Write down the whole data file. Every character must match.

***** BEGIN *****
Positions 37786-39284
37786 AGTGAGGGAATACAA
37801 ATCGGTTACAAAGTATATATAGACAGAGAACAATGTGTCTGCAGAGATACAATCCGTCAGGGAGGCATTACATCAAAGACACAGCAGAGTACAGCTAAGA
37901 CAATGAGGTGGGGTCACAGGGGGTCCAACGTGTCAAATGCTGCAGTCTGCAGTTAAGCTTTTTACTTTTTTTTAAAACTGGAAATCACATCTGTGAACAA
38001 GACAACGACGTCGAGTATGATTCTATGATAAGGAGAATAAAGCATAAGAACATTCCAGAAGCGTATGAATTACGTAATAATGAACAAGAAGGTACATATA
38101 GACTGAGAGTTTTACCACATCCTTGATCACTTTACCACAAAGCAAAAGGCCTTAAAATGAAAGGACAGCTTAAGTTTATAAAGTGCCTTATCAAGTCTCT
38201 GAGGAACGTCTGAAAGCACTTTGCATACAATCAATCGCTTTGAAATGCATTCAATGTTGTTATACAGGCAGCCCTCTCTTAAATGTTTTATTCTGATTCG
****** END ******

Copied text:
Positions 37786-39284
37786 AGTGAGGGAATACAA
37801 ATCGGTTACAAAGTATATATAGACAGAGAACAATGTGTCTGCAGAGATACAATCCGTCAGGGAGGCATTACATCAAAGACACAGCAGAGTACAGCTAAGA
37901 CAATGAGGTGGGGTCACAGGGGGTCCAACGTGTCAAATGCTGCAGTCTGCAGTTAAGCTTTTTACTTTTTTTTAAAACTGGAAATCACATCTGTGAACAA
38001 GACAACGACGTCGAGTATGATTCTATGATAAGGAGAATAAAGCATAAGAACATTCCAGAAGCGTATGAATTACGTAATAATGAACAAGAAGGTACATATA
38101 GACTGAGAGTTTTACCACATCCTTGATCACTTTACCACAAAGCAAAAGGCCTTAAAATGAAAGGACAGCTTAAGTTTATAAAGTGCCTTATCAAGTCTCT
38201 GAGGAACGTCTGAAAGCACTTTGCATACAATCAATCGCTTTGAAATGCATTCAATGTTGTTATACAGGCAGCCCTCTCTTAAATGTTTTATTCTGATTCG